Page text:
“... We still had the home fires and spouses who were being abused. We still needed the emergency shelter to provide a place to go,” Mincey said. “You saw the collaboration there [with the tornado response], but you also saw that even though we collaborated together, we stayed within our area of helping folks in our community.”

Organizations and individuals alike are constantly looking for the gaps of service in the community.

Kristi Armstrong and her family are new on the nonprofit scene after witnessing such a gap in services. Her daughter, Lindsey, took notice of the local homeless and impoverished population. The family responded by providing breakfast every Saturday, followed by lunch.

Armstrong said the plan is to start serving breakfast every morning after the new year as part of the ever expanding Family Kitchen services.

A majority of the work is completed within the family’s home. The exception is Saturday lunches out of the Salvation Army’s kitchen on Inman Street.

She said the Family Kitchen’s limited interactions with other nonprofits have gone well so far.

“We have not had any negativity toward working with other nonprofits,” Armstrong said. “I hope it will grow and I hope it will stay on the positive road.”

Interactions with other nonprofits include donating food items to the Boys & Girls Clubs community Christmas parties; receiving bulk food items from The Caring Place; providing bread and other baked goods to YCAP; working with Transitions Furniture to help families who go to the Family Kitchen receive needed furnishings; and sending families and individuals to The Refuge for additional help.

Terry said the bulk items handed over to the Family Kitchen is a part of the Caring Place’s good stewardship practices.

“Sometimes we get items donated that are industrial sized. Unless it is a family of 10, there is no reason to give a huge can of corn to a family.”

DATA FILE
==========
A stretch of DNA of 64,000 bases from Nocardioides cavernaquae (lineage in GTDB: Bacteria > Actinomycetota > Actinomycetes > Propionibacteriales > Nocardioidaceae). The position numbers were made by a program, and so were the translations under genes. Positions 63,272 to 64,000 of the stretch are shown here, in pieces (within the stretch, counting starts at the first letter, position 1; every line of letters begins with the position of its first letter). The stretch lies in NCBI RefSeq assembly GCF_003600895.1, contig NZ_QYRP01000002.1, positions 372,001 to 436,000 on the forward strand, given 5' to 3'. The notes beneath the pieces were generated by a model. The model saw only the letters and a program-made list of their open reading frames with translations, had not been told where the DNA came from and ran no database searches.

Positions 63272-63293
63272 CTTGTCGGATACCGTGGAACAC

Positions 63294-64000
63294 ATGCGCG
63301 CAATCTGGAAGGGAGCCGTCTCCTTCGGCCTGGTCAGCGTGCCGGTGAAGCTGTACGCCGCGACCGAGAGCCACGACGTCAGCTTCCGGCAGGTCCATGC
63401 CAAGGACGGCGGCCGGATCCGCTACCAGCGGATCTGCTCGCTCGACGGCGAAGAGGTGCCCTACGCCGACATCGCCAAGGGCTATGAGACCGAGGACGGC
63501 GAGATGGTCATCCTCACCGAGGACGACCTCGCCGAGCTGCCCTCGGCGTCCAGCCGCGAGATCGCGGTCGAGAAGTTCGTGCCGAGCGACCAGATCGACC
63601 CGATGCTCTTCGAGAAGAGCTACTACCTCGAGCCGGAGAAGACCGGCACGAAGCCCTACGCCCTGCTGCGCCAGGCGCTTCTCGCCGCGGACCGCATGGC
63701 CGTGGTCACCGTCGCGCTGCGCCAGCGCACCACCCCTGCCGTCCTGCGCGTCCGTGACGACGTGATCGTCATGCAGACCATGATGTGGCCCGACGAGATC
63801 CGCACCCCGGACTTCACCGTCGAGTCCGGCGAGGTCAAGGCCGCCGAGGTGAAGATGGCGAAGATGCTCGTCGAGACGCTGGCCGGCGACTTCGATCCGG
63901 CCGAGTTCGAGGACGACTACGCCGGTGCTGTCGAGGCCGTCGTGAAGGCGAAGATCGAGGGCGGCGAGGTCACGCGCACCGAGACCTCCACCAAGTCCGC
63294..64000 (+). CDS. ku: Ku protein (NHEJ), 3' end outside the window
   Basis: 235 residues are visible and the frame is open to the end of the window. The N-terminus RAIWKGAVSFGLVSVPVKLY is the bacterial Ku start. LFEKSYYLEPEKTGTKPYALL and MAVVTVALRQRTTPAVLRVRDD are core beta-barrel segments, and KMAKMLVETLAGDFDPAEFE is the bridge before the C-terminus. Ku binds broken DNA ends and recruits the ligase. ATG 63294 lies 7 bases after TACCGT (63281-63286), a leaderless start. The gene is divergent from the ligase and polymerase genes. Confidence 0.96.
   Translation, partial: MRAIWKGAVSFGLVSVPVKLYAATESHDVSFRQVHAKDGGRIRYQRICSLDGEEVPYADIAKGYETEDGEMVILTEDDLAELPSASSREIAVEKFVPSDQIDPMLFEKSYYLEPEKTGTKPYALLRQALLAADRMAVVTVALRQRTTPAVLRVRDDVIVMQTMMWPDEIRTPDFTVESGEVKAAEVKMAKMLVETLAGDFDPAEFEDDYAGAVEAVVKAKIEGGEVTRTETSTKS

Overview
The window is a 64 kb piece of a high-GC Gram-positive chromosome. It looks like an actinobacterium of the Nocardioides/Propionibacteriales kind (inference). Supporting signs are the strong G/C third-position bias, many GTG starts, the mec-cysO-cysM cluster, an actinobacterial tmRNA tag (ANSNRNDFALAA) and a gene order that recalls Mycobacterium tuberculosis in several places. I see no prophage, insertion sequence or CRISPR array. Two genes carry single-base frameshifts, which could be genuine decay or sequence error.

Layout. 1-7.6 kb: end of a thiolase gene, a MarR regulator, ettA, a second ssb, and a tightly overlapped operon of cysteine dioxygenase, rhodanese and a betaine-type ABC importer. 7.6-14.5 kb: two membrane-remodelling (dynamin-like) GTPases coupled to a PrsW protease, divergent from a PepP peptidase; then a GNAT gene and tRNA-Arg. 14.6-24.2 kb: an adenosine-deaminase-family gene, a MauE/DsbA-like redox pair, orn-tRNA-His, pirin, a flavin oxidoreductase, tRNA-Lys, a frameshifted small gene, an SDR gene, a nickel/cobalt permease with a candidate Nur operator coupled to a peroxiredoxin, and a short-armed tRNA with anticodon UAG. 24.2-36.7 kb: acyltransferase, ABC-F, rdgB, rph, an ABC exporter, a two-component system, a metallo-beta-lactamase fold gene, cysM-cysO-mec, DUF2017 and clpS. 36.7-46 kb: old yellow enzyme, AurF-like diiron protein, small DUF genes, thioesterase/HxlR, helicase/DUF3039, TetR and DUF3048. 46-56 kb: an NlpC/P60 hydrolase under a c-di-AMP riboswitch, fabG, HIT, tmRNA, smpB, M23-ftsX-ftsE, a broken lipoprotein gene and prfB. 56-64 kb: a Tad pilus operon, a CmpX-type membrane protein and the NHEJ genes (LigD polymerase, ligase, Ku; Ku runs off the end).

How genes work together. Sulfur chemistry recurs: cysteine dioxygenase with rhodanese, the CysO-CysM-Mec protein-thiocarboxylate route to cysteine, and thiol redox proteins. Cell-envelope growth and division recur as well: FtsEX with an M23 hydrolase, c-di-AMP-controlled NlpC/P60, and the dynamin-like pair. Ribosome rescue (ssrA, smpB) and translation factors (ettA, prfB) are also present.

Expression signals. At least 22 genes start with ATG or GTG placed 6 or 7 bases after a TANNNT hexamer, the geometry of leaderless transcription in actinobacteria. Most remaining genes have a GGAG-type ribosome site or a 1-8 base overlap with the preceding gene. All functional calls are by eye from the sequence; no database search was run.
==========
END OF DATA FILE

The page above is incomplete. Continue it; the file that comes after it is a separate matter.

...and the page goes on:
The same idea has been carried out with The Refuge by TCP.

Terry said she has taken several calls from individuals looking to donate toys. She often suggests donations go to The Refuge for its community Christmas gift service.

“People who donate may not know about the other organizations,” Terry said. “We try to be a team player and bless other organizations with what they have been given.”

Family Promise Director Eva VanHook spoke highly of the nonprofit connections which help her provide the best services for her families.

Homeless families enrolled in the program to establish themselves again are often sent to The Refuge. There they learn how to write up a resume and learn important computer skills.

VanHook said it is better to place her families in The Refuge’s hands because they already have those services.

She has also utilized the financial knowledge of Kaye Smith at the UT Extension Service. Families meet with Smith to discuss budgets and income.

VanHook said sending families to other agencies in town is part of providing them with the best help possible.

“You can’t be a silo,” VanHook said. “We’ve branched out. Everyone does something different. It may look the same [at times], but it is different.”

VanHook continued, “It is important to build connections and know what other nonprofits offer.”